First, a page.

Peer-Reviewed Journal Details
Mandatory Fields
Cullen P.
Journal of Civil Society
European Union Non-governmental Organizational Coalitions as Professional Social Movement Communities
4 ()
Optional Fields
Coalitions collective identification community European Union non-governmental organizations organized civil society
© 2015 Taylor & Francis. Abstract: Previous analysis has looked at the interface between organized civil society (OCS) and European Union (EU) institutions and has posed questions about their role as political communicators for the EU project, and consequently their independence, representativeness, and policy influence. While these accounts focus in part on the role of European OCS in helping the EU institutions in the process of identity building, this work differs in offering an account of the internal processes that build identification and community within EU OCS coalitions. These dynamics are examined using social movement theory on coalitions and communities applied to a diverse coalition of OCS working on a range of social change issues at EU level known as the Platform of European Social NGOs (the Platform). Aside from a broad ideological alignment based on support for a stronger social policy at EU level, the composition of the Platform remains diverse. While diverse organizations can cooperate effectively in loose episodic and strategic alliances, the continuity in and density of collaboration within this coalition are notable. In the process of coalition work Platform members are influenced by external frames that circulate at EU level; they are also involved in a process of community building that has emerged between organizations grappling together to develop a shared understanding of an issue and an agreement around its strategic communication. Through an analysis of coalition structures and outputs, this article contributes to debates on transnational OCS coalitions by exploring the conditions for continuity, survival, and the generative properties of coalitions which move transnational civil society actors beyond purely ad hoc and instrumental, coordinated action to more durable identity-based forms of collaboration.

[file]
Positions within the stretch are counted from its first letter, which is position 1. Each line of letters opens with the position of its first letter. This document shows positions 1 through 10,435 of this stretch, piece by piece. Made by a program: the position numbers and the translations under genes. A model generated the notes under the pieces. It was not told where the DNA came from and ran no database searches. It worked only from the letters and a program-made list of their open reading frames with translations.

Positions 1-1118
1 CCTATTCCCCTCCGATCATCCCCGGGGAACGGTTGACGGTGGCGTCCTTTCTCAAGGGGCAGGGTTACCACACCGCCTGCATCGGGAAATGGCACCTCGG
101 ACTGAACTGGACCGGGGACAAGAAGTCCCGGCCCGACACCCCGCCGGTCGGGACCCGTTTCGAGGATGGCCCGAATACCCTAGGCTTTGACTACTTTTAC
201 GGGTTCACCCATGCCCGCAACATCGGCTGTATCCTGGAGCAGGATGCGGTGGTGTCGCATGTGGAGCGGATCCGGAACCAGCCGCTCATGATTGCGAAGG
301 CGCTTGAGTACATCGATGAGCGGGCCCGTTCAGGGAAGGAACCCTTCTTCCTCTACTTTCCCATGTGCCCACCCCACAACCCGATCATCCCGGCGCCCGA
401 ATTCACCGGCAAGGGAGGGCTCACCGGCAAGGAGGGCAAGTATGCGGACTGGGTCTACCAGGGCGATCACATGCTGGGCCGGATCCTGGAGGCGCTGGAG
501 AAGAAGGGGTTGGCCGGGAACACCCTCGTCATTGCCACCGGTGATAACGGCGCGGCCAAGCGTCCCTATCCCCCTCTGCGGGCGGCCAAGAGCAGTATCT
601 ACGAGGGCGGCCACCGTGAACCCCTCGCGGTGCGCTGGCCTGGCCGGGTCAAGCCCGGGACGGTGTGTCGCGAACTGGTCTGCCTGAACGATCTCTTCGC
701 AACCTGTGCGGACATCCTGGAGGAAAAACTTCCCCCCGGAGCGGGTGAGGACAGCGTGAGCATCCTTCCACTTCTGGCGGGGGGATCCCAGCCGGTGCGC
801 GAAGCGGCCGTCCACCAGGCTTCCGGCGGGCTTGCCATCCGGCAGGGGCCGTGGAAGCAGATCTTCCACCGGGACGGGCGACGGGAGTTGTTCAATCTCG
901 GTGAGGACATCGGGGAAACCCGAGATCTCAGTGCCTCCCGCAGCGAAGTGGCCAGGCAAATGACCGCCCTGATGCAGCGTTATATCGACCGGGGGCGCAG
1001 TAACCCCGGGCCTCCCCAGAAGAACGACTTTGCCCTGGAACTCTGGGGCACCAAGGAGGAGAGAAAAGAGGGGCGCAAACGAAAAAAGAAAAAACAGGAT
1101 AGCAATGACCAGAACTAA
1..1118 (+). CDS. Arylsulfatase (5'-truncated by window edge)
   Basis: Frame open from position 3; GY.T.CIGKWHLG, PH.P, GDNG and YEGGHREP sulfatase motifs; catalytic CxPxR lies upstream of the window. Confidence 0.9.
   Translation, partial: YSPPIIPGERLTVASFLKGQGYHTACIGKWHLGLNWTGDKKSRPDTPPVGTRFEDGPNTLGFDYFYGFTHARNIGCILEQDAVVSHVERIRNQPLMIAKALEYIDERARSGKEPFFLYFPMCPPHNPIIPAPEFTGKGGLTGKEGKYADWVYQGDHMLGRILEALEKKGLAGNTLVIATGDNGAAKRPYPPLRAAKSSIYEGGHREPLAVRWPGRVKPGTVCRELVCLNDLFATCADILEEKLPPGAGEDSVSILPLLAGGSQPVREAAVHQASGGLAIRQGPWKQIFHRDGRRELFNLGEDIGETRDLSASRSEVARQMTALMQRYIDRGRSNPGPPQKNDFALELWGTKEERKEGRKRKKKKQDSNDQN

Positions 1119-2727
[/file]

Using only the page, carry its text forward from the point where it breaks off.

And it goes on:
Grant Details